Monday, August 16, 2010



"There are no moral absolutes," the foolish told the wise.
"Are you absolutely sure?" replied the wise.

Marriage being only "between a man and a woman" is an absolute. It can never be between a man and a horse or a tree, or between the sun and the moon, a mare and a stallion, chicken and rooster or rooster with rooster.

But the attack on Proposition 8 has nothing to do with the left's love for homosexuals and everything to do with eroding the absolutes set in our Constitution. Altering the U.S Constitution is the only way for socialism to prevail in the U.S. Socialists like Elena Kagan plays with the First amendment, attacking that moral absolute and said to redefine it as depending "upon a categorical balancing of the value of the speech against its societal costs."

These "societal costs", spell socialism and nothing more. History tells us that by altering "absolutes" the Left replaced individualism (which works) with collectivism (which doesn't).

Perhaps a little history can help us understand the likes of Kagan and Judge Vaughn Walker overturning Prop 8. Collectivism stems from positivism--founded by French philosopher Auguste Comte (19th century).

Positivism says that human experience is the supreme criterion of human knowledge, denies the existence of a personal God and takes humanity, "the great being", as the object of its veneration in order to elevate man over God. Comte's positivism was derived from Henri de Saint-Simon, a utopian ideologue who was the influence to none other then Karl Marx's socialism.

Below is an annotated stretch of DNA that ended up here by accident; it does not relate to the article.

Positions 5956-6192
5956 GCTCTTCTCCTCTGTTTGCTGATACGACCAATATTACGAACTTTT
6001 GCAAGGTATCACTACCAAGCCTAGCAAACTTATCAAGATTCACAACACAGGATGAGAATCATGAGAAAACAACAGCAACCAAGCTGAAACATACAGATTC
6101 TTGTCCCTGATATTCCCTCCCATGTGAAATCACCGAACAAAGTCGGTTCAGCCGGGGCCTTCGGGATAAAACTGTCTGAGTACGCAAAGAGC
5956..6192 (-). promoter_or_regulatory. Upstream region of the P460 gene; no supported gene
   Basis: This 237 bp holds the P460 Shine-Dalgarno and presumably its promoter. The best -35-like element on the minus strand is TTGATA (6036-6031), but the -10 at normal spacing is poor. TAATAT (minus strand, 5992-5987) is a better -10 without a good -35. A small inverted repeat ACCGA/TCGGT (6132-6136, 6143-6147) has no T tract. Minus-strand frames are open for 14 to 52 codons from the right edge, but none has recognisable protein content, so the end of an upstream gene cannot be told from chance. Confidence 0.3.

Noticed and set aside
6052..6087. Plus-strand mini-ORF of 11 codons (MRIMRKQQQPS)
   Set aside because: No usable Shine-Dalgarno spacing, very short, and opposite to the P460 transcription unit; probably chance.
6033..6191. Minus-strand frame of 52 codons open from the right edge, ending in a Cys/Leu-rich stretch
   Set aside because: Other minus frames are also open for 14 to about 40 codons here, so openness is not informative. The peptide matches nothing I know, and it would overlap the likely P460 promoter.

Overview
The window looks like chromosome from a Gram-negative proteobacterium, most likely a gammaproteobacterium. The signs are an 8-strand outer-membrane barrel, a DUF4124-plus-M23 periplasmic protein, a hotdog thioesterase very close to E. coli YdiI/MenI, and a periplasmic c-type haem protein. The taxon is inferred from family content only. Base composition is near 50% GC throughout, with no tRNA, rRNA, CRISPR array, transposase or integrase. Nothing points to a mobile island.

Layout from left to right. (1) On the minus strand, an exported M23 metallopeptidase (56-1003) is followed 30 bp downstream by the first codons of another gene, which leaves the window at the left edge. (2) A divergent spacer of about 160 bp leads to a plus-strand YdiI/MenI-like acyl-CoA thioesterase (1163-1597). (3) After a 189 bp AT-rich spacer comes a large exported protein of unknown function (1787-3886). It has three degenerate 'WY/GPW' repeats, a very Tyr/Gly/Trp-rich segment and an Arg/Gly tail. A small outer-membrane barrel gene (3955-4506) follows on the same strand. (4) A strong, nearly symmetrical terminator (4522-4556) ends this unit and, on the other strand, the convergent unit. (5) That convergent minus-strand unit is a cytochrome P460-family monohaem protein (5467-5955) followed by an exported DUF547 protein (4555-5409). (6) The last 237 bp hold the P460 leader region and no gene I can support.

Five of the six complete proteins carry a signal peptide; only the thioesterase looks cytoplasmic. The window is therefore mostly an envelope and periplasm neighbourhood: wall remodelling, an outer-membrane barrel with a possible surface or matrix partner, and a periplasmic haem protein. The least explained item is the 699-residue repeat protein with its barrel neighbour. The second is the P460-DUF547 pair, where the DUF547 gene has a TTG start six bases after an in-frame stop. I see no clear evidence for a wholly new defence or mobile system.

In his Essay on the Science of Man (1813) Saint-Simon explained that every field of knowledge moved successively from a conjectural to a "positive" stage, and that the sciences reached this stage in a definite order, Physiology had now moved into a positive stage, just as astrology, and alchemy had previously given way to astronomy and chemistry. Now the science of man must move towards the positive stage and completely reorganize all human institutions.1

Aguste Comte perpetuated the search for a science of society through a three-stage theory of progress, which he derived from Saint-Simon in 1822. Thus the idea that truth is not absolute but historical became popularized during the nineteenth-century and is realized not in "individual thought" but in "social action" collectively.